“Why should I believe the Bible?” Well, one reason I believe the Bible is because I find it very…
The Bible presents a very viable explanation of the world around us. It gives us a worldview that makes sense of reality. It adequately addresses and answers the most fundamental questions of life. Questions like: How did we get here? Is the world chaotic or ordered? What is a human being? Do humans have intrinsic worth? Why do we have a sense of morality? Is there truly morality; right and wrong, good and evil? What happens after we die? Why is it possible to know anything at all? What is the purpose of life? Why is the world so messed up? And is there any hope?
“Why should I believe the Bible?”
That is a very important question. In the next couple of posts, we will briefly consider various aspects of the Bible so that we are in a better position to answer that question.
First, the Bible is…
The Bible is a very distinct piece of literature; it is truly unlike any other literary work. It is unique.
The Bible is the best selling book of all time and the most translated book of all time. The figures vary but it is estimated that there are approximately 44 million copies sold each year. The Bible, whatever your opinion about its supernatural nature, should be read by all people. Reading and understanding the Bible is important in part because of the huge cultural impact it has had. “No other book in all human history has in turn inspired the writing of so many books as the Bible.”
As part of our book diet, C.S. Lewis reminds us to not leave out old books. “It is a good rule, after reading a new book, never to allow yourself another new one till you have read an old one in between. If that is too much for you, you should at least read one old one to every three new ones” (C. S. Lewis, “On the Reading of Old Books”).
Lewis is wise to also say that,
“People were no clever then than they are now; they made as many mistakes as we. But not the same mistakes. They will not flatter us in the errors we are already committing; and their own errors, being now open and palpable, will not endanger us. Two heads are better than one, not because either is infallible, but because they are unlikely to go wrong in the same direction” (C. S. Lewis, “On the Reading of Old Books”).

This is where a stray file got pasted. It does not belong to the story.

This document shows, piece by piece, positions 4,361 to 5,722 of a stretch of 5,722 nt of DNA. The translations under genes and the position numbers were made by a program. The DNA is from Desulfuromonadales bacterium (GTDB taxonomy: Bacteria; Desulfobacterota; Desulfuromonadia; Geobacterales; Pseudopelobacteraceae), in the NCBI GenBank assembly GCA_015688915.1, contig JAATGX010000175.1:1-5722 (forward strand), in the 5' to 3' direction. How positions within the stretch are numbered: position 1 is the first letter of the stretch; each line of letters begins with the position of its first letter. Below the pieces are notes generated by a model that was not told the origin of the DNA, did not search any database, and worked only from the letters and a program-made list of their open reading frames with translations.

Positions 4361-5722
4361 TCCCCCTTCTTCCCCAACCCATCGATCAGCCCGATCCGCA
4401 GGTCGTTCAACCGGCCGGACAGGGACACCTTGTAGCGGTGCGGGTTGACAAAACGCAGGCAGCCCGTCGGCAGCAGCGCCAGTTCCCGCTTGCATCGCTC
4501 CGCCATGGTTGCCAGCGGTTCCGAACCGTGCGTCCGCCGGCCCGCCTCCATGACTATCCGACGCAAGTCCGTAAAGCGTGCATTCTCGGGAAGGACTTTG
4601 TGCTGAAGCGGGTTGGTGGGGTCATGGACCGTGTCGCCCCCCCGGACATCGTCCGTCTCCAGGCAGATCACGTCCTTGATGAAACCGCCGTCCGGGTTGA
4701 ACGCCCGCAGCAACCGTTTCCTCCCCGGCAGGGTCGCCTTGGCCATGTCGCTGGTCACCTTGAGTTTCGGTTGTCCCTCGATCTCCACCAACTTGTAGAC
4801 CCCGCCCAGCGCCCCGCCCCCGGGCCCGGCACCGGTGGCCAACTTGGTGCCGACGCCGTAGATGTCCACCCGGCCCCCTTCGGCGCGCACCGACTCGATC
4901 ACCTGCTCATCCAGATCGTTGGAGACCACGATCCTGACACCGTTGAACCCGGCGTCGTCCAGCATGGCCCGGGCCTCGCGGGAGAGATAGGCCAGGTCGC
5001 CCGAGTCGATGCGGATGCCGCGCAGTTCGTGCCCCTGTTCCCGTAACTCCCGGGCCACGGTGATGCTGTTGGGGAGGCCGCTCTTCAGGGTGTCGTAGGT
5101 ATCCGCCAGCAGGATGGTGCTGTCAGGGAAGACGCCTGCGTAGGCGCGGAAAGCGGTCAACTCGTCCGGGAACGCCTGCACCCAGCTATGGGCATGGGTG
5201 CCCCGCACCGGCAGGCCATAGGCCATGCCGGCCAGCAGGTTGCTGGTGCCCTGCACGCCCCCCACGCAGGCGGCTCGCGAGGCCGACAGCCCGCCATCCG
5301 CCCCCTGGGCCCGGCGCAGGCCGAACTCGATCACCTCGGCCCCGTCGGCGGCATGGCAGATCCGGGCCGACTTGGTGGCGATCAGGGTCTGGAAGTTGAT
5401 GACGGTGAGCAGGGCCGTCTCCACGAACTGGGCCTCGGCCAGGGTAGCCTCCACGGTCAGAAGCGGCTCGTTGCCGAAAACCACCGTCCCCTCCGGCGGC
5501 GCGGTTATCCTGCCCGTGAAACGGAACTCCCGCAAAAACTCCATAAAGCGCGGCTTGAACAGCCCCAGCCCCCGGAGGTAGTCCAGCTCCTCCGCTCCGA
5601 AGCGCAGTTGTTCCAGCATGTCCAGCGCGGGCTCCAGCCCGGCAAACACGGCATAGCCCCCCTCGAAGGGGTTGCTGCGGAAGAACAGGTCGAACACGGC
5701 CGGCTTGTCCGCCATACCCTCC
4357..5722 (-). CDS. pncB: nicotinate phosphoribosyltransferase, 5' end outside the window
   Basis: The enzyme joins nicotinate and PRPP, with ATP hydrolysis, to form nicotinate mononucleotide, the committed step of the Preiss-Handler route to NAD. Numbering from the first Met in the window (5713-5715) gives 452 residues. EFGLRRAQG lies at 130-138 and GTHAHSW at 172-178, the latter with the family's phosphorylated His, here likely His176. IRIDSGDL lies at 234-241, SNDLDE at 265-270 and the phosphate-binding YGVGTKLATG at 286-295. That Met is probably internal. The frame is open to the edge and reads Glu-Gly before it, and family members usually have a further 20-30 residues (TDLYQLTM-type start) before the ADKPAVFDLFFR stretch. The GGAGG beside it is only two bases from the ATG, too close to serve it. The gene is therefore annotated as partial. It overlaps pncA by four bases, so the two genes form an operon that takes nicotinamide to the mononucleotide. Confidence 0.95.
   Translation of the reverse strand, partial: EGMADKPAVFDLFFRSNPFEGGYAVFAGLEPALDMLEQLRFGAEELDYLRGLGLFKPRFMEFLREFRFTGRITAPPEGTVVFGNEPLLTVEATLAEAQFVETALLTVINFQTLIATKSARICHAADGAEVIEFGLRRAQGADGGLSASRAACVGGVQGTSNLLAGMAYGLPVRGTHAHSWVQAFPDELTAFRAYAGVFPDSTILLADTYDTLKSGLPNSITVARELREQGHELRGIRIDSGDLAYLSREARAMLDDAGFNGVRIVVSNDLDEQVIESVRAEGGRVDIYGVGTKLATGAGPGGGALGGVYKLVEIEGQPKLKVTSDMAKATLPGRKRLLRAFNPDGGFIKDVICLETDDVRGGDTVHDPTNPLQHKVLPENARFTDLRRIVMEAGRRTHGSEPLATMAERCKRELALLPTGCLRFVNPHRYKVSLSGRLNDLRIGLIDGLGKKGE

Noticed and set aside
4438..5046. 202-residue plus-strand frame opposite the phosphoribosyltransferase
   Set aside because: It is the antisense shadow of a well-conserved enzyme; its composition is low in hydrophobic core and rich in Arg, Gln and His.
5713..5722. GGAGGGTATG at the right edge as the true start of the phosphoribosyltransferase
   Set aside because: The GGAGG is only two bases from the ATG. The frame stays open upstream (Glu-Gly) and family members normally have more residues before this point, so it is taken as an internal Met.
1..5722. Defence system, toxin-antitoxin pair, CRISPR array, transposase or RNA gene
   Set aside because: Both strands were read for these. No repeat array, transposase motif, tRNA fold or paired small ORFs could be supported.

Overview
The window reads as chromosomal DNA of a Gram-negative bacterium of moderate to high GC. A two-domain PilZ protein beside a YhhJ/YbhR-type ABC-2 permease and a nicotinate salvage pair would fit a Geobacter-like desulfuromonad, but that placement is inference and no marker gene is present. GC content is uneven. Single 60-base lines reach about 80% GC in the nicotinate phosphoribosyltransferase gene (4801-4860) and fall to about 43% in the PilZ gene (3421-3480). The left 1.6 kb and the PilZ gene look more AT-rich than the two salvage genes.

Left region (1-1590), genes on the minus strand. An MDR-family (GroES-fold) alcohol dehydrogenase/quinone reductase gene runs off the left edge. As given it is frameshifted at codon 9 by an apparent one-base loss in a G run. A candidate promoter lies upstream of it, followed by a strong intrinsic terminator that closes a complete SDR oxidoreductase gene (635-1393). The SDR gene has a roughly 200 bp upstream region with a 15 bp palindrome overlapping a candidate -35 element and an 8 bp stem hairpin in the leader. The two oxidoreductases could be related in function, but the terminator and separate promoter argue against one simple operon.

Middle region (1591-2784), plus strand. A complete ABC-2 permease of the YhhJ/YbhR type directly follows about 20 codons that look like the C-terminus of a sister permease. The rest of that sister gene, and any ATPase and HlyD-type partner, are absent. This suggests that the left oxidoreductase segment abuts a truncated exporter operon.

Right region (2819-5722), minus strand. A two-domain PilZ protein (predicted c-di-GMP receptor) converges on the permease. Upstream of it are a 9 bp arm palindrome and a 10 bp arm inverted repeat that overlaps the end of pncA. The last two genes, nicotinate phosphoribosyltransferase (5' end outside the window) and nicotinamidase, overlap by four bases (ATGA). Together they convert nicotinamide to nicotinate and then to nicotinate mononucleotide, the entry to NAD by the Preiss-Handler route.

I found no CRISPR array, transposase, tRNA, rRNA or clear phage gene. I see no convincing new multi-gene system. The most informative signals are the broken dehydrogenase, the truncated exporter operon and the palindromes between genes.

“A trail of mutilated frogs lay along the edge of the island.” This is the sad result of sin. In C. S. Lewis’ book Perelandra, Weston, now the “unman,” leaves a trail of mutilated frogs. Weston is the epicenter of evil. He is whole-hearted evil, a predecessor to the Miserific Vision.
Yet, Weston, the “unman,” is just a concentrated picture of what we saw with Adolf Hitler and his regime. It is a picture from a different angle of the mutilation that lays in the wake of Planned Parenthood. When we anonymously try to create our own utopia we leave a trail of mutilation. Whether we listen to the Nazi idea or the Planned Parenthood idea that says, with our culture, “have it your way,” “listen to your heart,” “do what feels right.” When we “have it our way,” “listen to our heart,” and “do what feels right,” then “might will make right” because there will be no higher authority and we may just have a reincarnation of the atrocities of Dachau and Auschwitz. We might just have people “aborting” the “clump of cells” in their womb because that is just what they want to do, it is what is convenient; we might just have “doctors” sell that “clump of cells” as human organs.